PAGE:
How Can A DJ Avoid Tinnitus? (Essential Tips)

Is This Auditory Condition A Given For DJs, Or Are There Ways That We Can Protect Ourselves?

As a DJ, musician, and all-round lover of sound, developing tinnitus is a huge concern of mine, and if you’re not worried about it, you need to reassess your opinion on the topic, like… now.

It may not technically be a precursor to full-blown hearing loss, but tinnitus can be incredibly debilitating, affecting both your shows and day-to-day life.

In some instances, it could even mean the end of your career, so if you truly love what you do, protecting your ears should be your number one priority.

That’s why, today, we’re going to put tinnitus under the microscope, discuss what it is exactly, how you can protect yourself from it, and what you can do to alleviate your tinnitus should you already be suffering through it.

How Can A DJ Avoid Tinnitus

What Is Tinnitus?

You know that ringing you’ll hear after a loud show? That’s tinnitus, although it’s not always a whining sound. Sometimes it manifests as a low roaring, and it’s often linked to the popping sounds and irritation of hyperacusis — a reduced tolerance for sound.

It usually fades after a couple of days at most, but in some cases, it decides that it’s here to stay, and it can change everything.

If you experience tinnitus, it doesn’t mean that you’re going deaf, or even that you’ll experience any hearing loss at all, but if you don’t identify the cause of your tinnitus, you may well end up losing some of your hearing.

Exposure to loud noises is only one cause of tinnitus. The condition also has links to a number of adrenaline-based physiological responses, but for me and you, the biggest tinnitus risk factor is definitely the music.

Why Are DJs More At Risk Of Developing Tinnitus?

Most people will experience tinnitus in their lives, as it can occur in times of great stress, exertion, or excitement. It’s a response to the adrenaline coursing through our system.

However, in these instances, the ringing is caused by our ears going into overdrive in order to help us deal with our overwhelming situation.

This function stems from the early days of human existence when our world was a lot more dangerous, and fight or flight response was essential to our survival.

If we sensed there was a predator nearby, the adrenalin would pump, push our nervous systems into overdrive, and send our ears into hypersensitivity mode.

The ringing you hear is your brain desperately searching for signals, no matter how small, to give you the best possible chance of surviving the encounter. Usually, it will fade away when your adrenaline levels mellow and you start focusing on other things.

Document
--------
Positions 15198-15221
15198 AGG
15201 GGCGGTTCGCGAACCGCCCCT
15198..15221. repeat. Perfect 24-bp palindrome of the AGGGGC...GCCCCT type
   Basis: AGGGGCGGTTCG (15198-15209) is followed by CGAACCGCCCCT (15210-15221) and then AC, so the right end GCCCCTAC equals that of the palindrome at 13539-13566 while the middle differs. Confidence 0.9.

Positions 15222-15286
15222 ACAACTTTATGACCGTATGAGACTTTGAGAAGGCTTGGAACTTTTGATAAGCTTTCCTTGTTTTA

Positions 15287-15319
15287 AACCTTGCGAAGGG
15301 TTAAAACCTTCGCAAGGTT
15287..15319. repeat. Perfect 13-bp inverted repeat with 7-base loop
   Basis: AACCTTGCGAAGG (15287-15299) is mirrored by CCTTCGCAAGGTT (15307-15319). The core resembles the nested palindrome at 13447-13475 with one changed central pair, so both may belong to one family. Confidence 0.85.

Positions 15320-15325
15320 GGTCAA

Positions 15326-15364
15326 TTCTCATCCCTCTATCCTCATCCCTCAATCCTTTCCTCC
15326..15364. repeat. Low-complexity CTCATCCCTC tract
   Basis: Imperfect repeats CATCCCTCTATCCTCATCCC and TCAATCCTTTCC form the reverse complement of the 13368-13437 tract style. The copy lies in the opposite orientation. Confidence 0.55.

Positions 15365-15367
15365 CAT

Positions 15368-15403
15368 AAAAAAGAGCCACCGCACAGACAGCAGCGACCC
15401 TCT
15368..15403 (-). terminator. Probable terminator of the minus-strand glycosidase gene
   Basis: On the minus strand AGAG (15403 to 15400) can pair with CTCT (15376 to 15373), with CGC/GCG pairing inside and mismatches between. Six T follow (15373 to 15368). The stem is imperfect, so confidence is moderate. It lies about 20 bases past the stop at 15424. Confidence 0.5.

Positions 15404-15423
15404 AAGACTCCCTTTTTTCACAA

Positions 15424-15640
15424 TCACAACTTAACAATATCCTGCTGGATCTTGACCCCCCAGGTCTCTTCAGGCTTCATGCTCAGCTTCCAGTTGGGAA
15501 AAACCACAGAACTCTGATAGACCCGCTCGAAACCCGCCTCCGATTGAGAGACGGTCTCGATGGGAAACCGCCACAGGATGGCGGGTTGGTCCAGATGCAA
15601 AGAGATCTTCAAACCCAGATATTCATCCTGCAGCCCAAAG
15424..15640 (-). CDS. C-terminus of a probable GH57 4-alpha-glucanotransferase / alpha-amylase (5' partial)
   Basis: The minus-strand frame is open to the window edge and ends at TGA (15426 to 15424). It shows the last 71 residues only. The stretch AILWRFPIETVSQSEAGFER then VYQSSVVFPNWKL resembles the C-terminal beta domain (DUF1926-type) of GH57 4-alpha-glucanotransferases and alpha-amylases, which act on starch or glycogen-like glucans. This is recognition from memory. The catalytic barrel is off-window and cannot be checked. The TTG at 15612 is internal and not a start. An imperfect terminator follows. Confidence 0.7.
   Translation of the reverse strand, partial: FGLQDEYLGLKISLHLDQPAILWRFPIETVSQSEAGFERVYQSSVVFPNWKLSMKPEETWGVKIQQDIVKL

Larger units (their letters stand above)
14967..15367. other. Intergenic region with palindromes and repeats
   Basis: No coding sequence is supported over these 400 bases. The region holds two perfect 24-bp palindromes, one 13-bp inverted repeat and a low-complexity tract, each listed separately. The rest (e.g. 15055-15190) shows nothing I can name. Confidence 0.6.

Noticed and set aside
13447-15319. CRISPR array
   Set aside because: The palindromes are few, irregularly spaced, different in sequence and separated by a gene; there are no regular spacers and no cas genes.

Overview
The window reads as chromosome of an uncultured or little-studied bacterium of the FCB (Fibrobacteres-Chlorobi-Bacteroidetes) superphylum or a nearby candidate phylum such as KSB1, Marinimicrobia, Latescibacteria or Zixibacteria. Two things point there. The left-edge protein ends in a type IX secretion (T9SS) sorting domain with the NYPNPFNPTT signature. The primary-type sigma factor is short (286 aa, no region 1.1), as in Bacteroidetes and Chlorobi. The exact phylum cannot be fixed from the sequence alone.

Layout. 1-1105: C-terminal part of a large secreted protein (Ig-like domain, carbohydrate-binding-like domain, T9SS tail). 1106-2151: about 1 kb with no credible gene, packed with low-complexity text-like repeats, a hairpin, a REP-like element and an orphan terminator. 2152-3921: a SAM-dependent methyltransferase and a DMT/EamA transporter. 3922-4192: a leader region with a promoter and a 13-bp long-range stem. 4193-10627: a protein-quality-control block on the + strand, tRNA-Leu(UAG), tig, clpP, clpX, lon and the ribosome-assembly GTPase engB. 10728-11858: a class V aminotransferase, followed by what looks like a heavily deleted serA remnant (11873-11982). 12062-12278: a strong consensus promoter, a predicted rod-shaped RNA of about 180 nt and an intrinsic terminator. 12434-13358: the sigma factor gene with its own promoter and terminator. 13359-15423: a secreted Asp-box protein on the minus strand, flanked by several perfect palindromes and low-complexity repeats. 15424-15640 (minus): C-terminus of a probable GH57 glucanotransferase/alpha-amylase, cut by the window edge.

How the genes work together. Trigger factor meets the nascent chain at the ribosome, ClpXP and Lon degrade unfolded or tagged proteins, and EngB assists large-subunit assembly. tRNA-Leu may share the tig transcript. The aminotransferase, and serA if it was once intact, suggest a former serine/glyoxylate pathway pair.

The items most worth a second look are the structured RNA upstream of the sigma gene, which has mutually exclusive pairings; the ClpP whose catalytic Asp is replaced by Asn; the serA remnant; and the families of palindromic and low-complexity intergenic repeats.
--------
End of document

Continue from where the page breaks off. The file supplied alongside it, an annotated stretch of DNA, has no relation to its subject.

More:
Tinnitus can also be caused by the hair cells in our cochlear falling into disrepair due to exposure to lots of loud noises, which is why DJs, musicians, and frequent concert goers are at a greater risk of developing a long-standing variation of the condition.

These tiny hair cells in the cochlear are responsible for both the amplification and transformation of soundwaves into electrical signals that our brain can understand, and there’s only so much noise they can handle.

Over time, the cells wear out, causing minor disruptions in the soundwave/electrical signal transition process.

The ear then goes searching for the missing information, and the brain translates this action as a high-pitched whining, like the feedback when you hold a guitar too close to an amplifier. 

Can Tinnitus Be Cured?

Technically speaking, tinnitus cannot be cured, but there are plenty of things you can do to reduce the severity of the condition and minimize the effect it has on your life.

We’ll discuss these alleviation tips in just a moment, but first, let’s explore how you can protect yourself from ever developing tinnitus.

What Can We Do To Avoid Developing Tinnitus?

How Can A DJ Avoid Tinnitus

The good news is that you don’t have to quit the good life to save yourself from tinnitus. You can still be a super successful, passionate, and prolific DJ while protecting your hearing. It all just takes a bit of awareness and a conscious effort to be kind to your ears.

Wear Molded Earplugs Or In-Ear Monitors During Shows

When I was cutting my teeth in the local scene as a youngster, there was this ridiculous notion that earplugs weren’t cool, and I totally bought into it. I thought it was crazy that a DJ would want to block out sound during a show.

Thankfully, I’ve outgrown my I’m-young-and-invincible phase, and now I know better: the best possible thing you can do to prevent tinnitus is to invest in something like these pro-grade Eargasm High Fidelity Earplugs